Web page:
If you’d like to take a break from roughing it in campgrounds, you can even book the Bed and Breakfast suite with views overlooking Kachemak Bay. Expect to be spoiled with luxury amenities in addition to the views.
Address: 60203 Bear Creek Drive, Homer, Alaska 99603
Hours: Tasting Room: Daily 10AM – 6PM (Tours: Monday, Wednesday, Friday and Saturday at 11AM)
Phone: (907) 235-8484
11) Hike The Diamond Creek Trail To Kachemak Bay (FREE)
Although Homer is not known for its hiking trails, the Diamond Creek Trail provides a great opportunity to get outdoors and explore Kachemak Bay.
With the trailhead just 4 miles outside of town, the hike will take you through lush forest and tall grass before leading you to the shore of Kachemak Bay.
The hike is approximately 2 miles and is considered easy to moderate, depending on whether you are hiking after rain. If this is the case, expect places where there will be slick mud to make the hike more difficult.
Try to time your hike to coincide with low tide. Once you reach the Kachemak Bay shore expect to be amazed at the life found in the tidal pools.
You will see all sorts of sea stars, anemones, octopus, crab and small fish trapped in the tidal pools formed in the rocks.
Be on the lookout for other marine animals such as whales, sea lions, otters and bald eagles that will frequent the area.
12) Spend Some Time At The Pratt Museum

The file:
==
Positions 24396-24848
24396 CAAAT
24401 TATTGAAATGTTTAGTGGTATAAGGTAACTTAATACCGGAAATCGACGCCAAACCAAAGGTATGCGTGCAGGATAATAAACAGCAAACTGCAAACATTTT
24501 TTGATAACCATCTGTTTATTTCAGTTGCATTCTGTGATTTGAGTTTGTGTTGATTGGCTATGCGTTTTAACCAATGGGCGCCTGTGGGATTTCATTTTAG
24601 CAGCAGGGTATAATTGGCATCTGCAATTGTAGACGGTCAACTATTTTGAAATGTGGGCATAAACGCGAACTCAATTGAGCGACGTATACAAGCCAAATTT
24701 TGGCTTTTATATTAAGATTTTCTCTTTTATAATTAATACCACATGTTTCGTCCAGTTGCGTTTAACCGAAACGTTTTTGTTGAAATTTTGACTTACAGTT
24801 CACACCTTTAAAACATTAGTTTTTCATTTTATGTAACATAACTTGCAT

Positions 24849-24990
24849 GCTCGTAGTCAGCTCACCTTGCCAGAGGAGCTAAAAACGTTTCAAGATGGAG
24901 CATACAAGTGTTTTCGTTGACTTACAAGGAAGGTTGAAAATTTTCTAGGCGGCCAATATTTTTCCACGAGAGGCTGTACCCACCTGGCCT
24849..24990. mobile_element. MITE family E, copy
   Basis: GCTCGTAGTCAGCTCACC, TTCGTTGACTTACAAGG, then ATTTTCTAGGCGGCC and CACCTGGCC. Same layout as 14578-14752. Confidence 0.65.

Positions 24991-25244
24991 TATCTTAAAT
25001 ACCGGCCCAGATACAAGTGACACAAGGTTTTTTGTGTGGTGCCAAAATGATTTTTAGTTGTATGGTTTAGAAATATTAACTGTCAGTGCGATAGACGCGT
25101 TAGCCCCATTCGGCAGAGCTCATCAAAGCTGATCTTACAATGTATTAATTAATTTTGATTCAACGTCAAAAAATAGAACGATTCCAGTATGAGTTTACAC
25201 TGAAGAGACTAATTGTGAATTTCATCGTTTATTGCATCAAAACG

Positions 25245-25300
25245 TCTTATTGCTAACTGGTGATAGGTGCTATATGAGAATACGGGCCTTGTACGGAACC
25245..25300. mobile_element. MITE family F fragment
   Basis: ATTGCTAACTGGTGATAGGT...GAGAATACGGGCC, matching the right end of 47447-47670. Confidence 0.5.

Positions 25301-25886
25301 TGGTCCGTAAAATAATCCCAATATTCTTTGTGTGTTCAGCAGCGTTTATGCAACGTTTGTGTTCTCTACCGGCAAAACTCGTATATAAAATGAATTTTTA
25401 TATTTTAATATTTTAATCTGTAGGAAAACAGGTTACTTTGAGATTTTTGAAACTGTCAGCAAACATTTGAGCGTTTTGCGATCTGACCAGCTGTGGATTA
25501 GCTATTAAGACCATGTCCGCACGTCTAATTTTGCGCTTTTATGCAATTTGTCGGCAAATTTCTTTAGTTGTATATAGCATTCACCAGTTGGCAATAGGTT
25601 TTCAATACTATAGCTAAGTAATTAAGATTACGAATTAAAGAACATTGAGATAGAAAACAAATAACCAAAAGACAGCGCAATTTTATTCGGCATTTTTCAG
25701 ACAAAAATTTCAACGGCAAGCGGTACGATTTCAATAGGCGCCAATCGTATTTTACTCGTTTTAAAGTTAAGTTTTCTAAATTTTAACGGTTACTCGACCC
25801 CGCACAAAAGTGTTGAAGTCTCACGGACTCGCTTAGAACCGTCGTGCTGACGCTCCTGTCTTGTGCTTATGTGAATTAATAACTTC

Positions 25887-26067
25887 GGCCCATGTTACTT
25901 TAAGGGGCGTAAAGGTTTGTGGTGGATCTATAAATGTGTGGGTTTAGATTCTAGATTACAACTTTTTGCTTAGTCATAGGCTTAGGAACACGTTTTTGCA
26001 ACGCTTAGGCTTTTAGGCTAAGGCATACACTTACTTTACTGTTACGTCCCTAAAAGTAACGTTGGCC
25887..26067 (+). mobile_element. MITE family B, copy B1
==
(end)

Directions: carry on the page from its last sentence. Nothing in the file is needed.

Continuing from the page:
The Pratt Museum is a natural history museum that aims to preserve the history and culture of Homer and its surrounding areas.
Located in the heart of Homer, the Pratt Museum takes the unique approach to tell the stories of the people, places and ways of life for the Kachemak Bay area.
The museum boasts exhibits such as a homesteader’s cabin, several videos and even a live stream of area bird species.
It won’t take all day to absorb all of the information and exhibits in the small museum.
But to get a better understanding of who settled the area, what they experienced and how they overcame the challenges of settling in Alaska this museum is great.
Price: $10 adults, $5 youth ages 6-18
Address: 3779 Bartlett St, Homer, AK 99603
Hours: Daily 10AM – 6PM
13) Watch The Sun Set (Sort Of) From Homer Spit (FREE)
Homer Spit is nearly 5 miles of beach on both sides of the road. As such there are plenty of opportunities to settled down and enjoy beach life… Alaska style.
One of the unique features of Alaska in the summertime is that the sun will set very late in the evening. As such, the colors of sunset stay suspended in the sky for what seems like an indefinite time.
If you are staying on Homer Spit, you will have plenty of time to take in this gorgeous spectacle.
Build a fire out of pebbles on the beach and purchase a bundle of wood at one of the local shops on the spit or in town.
Crack open a bottle of Bear Creek Wine (or your favorite adult beverage) and sit on a piece of driftwood and enjoy the winding down of a great day in Alaska!
RV in Campgrounds In Homer Spit, Alaska
Because camping on the beach was one of our top highlights of the visiting Homer, we have to start with our favorite campground in Homer Spit.
Although our truck camper was right at the 20-foot maximum length, we were able to fit at the tent campground at Mile Marker 2.7.
This campground is simple a single dirt road on the right side of Homer Spit Road almost directly across from Freight Dock Road.
If you drive a truck camper, van or plan to tent camp, this spot is an ideal location. You can park however you like so that you can enjoy the view of Kachemak Bay.